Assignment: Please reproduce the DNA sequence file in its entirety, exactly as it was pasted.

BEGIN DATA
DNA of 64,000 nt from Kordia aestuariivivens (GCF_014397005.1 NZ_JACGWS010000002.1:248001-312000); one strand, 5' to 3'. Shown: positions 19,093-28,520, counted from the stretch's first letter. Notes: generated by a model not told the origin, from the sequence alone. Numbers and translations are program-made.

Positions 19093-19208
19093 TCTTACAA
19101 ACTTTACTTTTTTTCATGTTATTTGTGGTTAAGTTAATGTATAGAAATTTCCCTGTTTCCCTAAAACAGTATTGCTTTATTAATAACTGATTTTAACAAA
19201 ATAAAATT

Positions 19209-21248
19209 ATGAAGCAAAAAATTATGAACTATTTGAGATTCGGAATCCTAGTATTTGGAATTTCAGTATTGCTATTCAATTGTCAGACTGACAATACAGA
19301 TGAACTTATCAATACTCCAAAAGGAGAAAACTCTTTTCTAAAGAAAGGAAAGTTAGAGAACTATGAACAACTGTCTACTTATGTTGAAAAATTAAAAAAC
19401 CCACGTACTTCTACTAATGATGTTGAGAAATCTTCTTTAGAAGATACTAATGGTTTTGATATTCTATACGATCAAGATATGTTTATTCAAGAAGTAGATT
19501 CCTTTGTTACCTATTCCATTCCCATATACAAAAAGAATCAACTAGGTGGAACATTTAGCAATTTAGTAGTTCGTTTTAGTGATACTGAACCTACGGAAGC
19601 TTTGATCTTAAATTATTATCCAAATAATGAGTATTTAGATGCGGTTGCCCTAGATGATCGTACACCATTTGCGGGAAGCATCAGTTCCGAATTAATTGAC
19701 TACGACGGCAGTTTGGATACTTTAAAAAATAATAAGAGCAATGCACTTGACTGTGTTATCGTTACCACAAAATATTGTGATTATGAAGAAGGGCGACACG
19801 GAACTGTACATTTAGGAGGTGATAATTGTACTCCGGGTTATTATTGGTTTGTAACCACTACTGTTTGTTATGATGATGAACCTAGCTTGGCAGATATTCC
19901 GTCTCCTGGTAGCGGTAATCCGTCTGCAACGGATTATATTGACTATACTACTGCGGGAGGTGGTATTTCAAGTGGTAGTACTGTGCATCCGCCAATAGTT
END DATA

DNA of 64,000 nt from Kordia aestuariivivens (GCF_014397005.1 NZ_JACGWS010000002.1:248001-312000); one strand, 5' to 3'. Shown: positions 19,093-28,520, counted from the stretch's first letter. Notes: generated by a model not told the origin, from the sequence alone. Numbers and translations are program-made.

Positions 19093-19208
19093 TCTTACAA
19101 ACTTTACTTTTTTTCATGTTATTTGTGGTTAAGTTAATGTATAGAAATTTCCCTGTTTCCCTAAAACAGTATTGCTTTATTAATAACTGATTTTAACAAA
19201 ATAAAATT

Positions 19209-21248
19209 ATGAAGCAAAAAATTATGAACTATTTGAGATTCGGAATCCTAGTATTTGGAATTTCAGTATTGCTATTCAATTGTCAGACTGACAATACAGA
19301 TGAACTTATCAATACTCCAAAAGGAGAAAACTCTTTTCTAAAGAAAGGAAAGTTAGAGAACTATGAACAACTGTCTACTTATGTTGAAAAATTAAAAAAC
19401 CCACGTACTTCTACTAATGATGTTGAGAAATCTTCTTTAGAAGATACTAATGGTTTTGATATTCTATACGATCAAGATATGTTTATTCAAGAAGTAGATT
19501 CCTTTGTTACCTATTCCATTCCCATATACAAAAAGAATCAACTAGGTGGAACATTTAGCAATTTAGTAGTTCGTTTTAGTGATACTGAACCTACGGAAGC
19601 TTTGATCTTAAATTATTATCCAAATAATGAGTATTTAGATGCGGTTGCCCTAGATGATCGTACACCATTTGCGGGAAGCATCAGTTCCGAATTAATTGAC
19701 TACGACGGCAGTTTGGATACTTTAAAAAATAATAAGAGCAATGCACTTGACTGTGTTATCGTTACCACAAAATATTGTGATTATGAAGAAGGGCGACACG
19801 GAACTGTACATTTAGGAGGTGATAATTGTACTCCGGGTTATTATTGGTTTGTAACCACTACTGTTTGTTATGATGATGAACCTAGCTTGGCAGATATTCC
19901 GTCTCCTGGTAGCGGTAATCCGTCTGCAACGGATTATATTGACTATACTACTGCGGGAGGTGGTATTTCAAGTGGTAGTACTGTGCATCCGCCAATAGTT